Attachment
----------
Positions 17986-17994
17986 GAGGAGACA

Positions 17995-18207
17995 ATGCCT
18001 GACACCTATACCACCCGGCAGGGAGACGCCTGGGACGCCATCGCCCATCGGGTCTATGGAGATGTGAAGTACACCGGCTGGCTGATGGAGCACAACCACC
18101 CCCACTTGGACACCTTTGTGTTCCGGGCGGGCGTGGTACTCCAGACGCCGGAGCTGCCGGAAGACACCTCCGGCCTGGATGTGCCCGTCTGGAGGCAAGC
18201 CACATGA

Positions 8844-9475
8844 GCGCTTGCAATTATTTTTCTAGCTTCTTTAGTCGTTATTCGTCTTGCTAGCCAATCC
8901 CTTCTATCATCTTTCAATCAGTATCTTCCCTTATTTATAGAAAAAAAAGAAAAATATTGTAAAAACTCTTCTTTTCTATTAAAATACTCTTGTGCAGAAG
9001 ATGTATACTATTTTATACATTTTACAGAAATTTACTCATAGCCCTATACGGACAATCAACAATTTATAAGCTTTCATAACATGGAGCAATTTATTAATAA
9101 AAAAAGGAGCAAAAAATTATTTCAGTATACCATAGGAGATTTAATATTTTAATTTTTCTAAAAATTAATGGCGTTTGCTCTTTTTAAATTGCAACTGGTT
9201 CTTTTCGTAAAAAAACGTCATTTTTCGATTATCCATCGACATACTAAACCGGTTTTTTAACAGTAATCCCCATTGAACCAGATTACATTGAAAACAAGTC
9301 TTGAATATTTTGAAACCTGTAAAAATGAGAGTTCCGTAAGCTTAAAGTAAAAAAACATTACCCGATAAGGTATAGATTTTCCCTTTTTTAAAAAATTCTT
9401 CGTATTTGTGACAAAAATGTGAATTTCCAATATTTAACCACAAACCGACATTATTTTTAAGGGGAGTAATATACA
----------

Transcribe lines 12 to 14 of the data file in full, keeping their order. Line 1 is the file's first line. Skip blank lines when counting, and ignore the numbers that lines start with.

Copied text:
9101 AAAAAGGAGCAAAAAATTATTTCAGTATACCATAGGAGATTTAATATTTTAATTTTTCTAAAAATTAATGGCGTTTGCTCTTTTTAAATTGCAACTGGTT
9201 CTTTTCGTAAAAAAACGTCATTTTTCGATTATCCATCGACATACTAAACCGGTTTTTTAACAGTAATCCCCATTGAACCAGATTACATTGAAAACAAGTC
9301 TTGAATATTTTGAAACCTGTAAAAATGAGAGTTCCGTAAGCTTAAAGTAAAAAAACATTACCCGATAAGGTATAGATTTTCCCTTTTTTAAAAAATTCTT